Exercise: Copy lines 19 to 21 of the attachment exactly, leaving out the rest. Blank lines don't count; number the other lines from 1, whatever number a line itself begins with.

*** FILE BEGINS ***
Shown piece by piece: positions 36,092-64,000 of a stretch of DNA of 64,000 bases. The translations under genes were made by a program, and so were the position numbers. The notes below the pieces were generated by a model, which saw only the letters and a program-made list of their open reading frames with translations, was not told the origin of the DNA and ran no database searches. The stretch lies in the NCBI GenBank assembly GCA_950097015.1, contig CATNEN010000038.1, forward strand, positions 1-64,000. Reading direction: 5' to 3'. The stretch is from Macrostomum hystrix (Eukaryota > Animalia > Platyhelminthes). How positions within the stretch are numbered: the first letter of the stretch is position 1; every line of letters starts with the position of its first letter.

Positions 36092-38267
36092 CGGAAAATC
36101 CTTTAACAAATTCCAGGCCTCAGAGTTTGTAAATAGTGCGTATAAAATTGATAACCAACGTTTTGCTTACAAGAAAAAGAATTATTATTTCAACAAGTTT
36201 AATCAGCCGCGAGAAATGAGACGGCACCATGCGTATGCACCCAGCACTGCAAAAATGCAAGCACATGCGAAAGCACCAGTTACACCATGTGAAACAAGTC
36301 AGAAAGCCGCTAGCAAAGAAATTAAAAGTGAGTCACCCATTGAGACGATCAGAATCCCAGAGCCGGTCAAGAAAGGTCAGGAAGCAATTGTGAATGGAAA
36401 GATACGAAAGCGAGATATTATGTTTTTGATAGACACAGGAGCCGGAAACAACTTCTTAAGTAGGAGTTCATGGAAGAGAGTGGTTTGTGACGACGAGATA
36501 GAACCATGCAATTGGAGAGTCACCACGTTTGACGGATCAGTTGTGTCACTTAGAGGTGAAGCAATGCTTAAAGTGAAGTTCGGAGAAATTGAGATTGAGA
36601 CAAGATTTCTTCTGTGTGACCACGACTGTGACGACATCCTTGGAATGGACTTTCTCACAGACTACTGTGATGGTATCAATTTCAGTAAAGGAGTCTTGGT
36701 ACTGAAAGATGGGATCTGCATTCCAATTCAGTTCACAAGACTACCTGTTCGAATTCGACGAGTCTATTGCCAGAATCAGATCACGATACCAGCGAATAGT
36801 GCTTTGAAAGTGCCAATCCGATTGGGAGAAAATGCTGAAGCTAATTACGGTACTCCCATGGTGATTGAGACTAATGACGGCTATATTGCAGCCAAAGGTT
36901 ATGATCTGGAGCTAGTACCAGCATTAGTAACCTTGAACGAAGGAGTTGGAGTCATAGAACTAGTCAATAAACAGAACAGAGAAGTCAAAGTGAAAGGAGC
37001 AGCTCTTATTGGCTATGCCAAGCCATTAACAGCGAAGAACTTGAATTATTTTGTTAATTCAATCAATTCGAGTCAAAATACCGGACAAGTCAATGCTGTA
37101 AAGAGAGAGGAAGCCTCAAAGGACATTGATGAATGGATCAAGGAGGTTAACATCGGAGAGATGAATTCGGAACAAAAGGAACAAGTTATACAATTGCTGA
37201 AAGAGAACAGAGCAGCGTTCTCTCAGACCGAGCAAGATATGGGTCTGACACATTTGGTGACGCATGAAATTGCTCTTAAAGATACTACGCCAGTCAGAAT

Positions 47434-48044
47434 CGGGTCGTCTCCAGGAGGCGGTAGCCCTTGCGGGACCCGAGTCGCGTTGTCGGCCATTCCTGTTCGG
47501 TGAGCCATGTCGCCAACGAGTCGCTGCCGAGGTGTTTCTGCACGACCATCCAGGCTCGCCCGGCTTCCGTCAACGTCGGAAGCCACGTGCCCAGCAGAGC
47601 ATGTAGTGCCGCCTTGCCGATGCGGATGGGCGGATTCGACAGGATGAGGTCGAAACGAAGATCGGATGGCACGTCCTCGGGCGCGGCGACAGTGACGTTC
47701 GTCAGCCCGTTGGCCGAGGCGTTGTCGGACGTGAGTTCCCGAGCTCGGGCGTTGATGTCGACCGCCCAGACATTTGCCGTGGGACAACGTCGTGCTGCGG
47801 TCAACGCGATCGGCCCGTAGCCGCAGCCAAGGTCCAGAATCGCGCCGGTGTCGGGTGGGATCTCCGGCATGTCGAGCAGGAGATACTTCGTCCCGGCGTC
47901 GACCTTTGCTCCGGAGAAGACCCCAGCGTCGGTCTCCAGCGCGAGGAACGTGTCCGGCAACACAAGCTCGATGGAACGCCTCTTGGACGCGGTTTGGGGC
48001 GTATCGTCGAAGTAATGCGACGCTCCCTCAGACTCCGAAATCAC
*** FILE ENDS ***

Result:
47601 ATGTAGTGCCGCCTTGCCGATGCGGATGGGCGGATTCGACAGGATGAGGTCGAAACGAAGATCGGATGGCACGTCCTCGGGCGCGGCGACAGTGACGTTC
47701 GTCAGCCCGTTGGCCGAGGCGTTGTCGGACGTGAGTTCCCGAGCTCGGGCGTTGATGTCGACCGCCCAGACATTTGCCGTGGGACAACGTCGTGCTGCGG
47801 TCAACGCGATCGGCCCGTAGCCGCAGCCAAGGTCCAGAATCGCGCCGGTGTCGGGTGGGATCTCCGGCATGTCGAGCAGGAGATACTTCGTCCCGGCGTC